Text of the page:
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There comes a moment in every premed journey where they are overwhelmed with not knowing how to remember everything for the MCAT.
We know because we've been there ourselves. Over the years, we've discovered many (extremely common) ways most MCAT writers are putting themselves at a disadvantage with the way they're trying to remember all the content.
The good news is that once all of these 'MCAT prep disadvantages' are taken care of, many find themselves remembering more content easily and see their MCAT scores increase as a result!
As a bonus, top scorers carried these insights with them to med-school, to dominate there as well. It is our knowing that once you understand and implement these insights for yourself, you too will be well equipped to achieve a high score on your MCAT and do extremely well in med-school.
With that said, in this article we want to cover a common study mistake we see a lot of students making when it comes to the way they try to remember everything for the MCAT.
How to Remember Everything For The MCAT
Let’s say you have a goal to study for the MCAT for about 20 hours (for example) per week.
Some students will take that goal and study 6-7 hours on Monday, Wednesday, and Friday. Other students will study for 3-4 hours every day of the week.
They’re both studying approximately the same amount of hours, BUT those who are studying every single day will get the higher score. Why?
It’s because of the 'spacing effect'.
It basically means you need to spread out your learning to retain more information. Top scorers never crammed. They studied everyday to remember more.
Top scorers always advise that the stuff you did for your regular undergraduate exams, like cramming, won’t cut it for the MCAT.
For regular undergraduate exams, you could cram and that information would stay in your mind for the short-term, which means the next day you could take the exam and do pretty well. But when you cram, you forget all that information just as fast as you brought it in...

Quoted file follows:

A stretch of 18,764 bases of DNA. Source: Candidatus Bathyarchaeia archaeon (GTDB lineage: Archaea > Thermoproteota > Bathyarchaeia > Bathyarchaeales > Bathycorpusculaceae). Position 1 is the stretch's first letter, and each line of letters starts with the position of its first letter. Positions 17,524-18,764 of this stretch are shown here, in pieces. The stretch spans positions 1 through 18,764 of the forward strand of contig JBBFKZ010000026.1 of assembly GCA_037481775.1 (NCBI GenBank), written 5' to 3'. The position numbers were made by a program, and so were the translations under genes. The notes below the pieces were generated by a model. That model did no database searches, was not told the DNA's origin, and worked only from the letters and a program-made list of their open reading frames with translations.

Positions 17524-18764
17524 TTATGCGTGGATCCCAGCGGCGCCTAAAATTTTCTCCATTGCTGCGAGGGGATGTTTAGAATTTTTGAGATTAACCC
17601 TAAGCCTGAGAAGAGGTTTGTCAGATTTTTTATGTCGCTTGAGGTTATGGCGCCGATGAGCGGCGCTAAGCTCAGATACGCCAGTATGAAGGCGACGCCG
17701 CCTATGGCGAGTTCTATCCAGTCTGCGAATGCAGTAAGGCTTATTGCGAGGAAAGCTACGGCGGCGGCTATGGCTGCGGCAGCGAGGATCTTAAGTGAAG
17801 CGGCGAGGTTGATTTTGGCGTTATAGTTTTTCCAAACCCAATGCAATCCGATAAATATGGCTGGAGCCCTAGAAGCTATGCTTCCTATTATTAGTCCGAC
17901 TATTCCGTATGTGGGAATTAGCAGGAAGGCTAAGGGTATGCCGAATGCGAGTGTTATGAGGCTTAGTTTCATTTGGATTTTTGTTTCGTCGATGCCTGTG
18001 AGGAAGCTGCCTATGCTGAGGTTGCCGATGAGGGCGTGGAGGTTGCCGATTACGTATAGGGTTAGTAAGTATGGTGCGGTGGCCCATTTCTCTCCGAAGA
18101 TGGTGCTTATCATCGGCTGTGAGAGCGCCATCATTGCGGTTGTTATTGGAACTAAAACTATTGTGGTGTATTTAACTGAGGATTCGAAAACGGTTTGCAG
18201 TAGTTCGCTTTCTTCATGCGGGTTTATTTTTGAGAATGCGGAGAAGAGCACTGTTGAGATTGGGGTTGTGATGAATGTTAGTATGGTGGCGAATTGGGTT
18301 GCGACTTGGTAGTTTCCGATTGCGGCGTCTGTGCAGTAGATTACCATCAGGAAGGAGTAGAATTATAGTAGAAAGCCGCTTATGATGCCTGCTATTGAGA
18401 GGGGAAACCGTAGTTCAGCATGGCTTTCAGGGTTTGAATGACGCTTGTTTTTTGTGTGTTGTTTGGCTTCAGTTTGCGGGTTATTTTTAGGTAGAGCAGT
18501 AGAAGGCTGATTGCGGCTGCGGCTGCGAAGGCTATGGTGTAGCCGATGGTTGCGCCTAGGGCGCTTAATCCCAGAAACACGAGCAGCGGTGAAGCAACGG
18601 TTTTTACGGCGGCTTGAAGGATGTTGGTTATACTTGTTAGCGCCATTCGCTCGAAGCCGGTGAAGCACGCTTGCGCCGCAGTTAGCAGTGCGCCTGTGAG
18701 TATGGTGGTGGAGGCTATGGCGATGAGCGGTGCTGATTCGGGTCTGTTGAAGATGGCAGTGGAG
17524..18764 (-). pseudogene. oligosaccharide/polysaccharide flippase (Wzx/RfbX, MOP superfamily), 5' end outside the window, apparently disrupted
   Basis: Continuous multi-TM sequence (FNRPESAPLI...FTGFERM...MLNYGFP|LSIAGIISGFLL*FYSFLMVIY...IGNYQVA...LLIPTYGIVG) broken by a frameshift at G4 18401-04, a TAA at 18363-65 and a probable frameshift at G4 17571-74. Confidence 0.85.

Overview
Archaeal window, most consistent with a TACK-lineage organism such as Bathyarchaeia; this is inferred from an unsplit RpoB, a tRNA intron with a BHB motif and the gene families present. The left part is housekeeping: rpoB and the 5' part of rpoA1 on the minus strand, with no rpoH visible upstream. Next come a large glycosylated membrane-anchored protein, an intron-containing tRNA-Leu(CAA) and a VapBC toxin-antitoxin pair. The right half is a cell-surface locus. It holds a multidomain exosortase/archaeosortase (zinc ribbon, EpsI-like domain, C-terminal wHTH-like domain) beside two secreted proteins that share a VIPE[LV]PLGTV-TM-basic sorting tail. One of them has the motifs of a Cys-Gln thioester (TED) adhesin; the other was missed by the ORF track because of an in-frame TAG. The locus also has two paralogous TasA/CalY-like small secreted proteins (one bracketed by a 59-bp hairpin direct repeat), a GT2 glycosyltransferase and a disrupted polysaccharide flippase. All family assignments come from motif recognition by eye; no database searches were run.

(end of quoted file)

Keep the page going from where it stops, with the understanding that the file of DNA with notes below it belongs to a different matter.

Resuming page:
Literally in a few days, it’s gone. With the massive amount of content on the MCAT, there’s no such thing as ‘cramming for it’. You need to space out your studying strategically to maximize information retention.
This also pertains to the concept of the 'curve of forgetting' that scientists discovered in the 1800s. Here's an interesting fact to put this tip into perspective; when you first hear a lecture or study something new, you retain up to 80% of it... only IF you review the material within 24 hours!
However, this reaction is cumulative. Which means that after a week, you can retain 100% of the same information after only five minutes of review.
Knowing this, what if during MCAT prep, you spent a few minutes reviewing your previous day's study/lecture notes? What if you spent some time the following week reviewing all of last week's notes?
The Ineffective Study Habits Keeping Too Many Premeds Out of Med-School
For many premeds, after years of practicing inefficient studying methods (like cramming), it has become a habit.
They don't know any other way to study so when they see their practice test scores not improving, they're actually surprised. It doesn't make sense...
They doubt their potential. They blame the MCAT as being 'too hard'. They lose motivation. They lose confidence. They feel scared and worry about how they could possibly get the score goal they set for themselves to get into med-school.
The key, as most top-scoring MCAT Mastery students eventually realized, is to drop all of their inefficient study methods, and replace them with new, research-backed, smarter ones which are proven to yield the results they're aiming for.
Those smarter research backed MCAT study methods are what we’ve been passionate about providing students as they study for the MCAT - so that they could then take those great habits and apply them to med-school.
To make it easy for you, we’ve covered all our years of research getting all of those proven approaches to dominating the MCAT and med-school-type exams, in our step-by-step MCAT strategy programs which you can learn more about here.
The sooner you improve your methods to studying for the MCAT, the sooner you'll regain your lost confidence in yourself and your abilities. You'll realize that it was never about you and/or your potential to get into med-school, it was just about your approach.
That's when you'll see your score hit that 510+ mark, and that's when you'll know that your medical school acceptance is just around the corner!
You've got this.
The MedLife Mastery Team
Your "MCAT Success" Mentors
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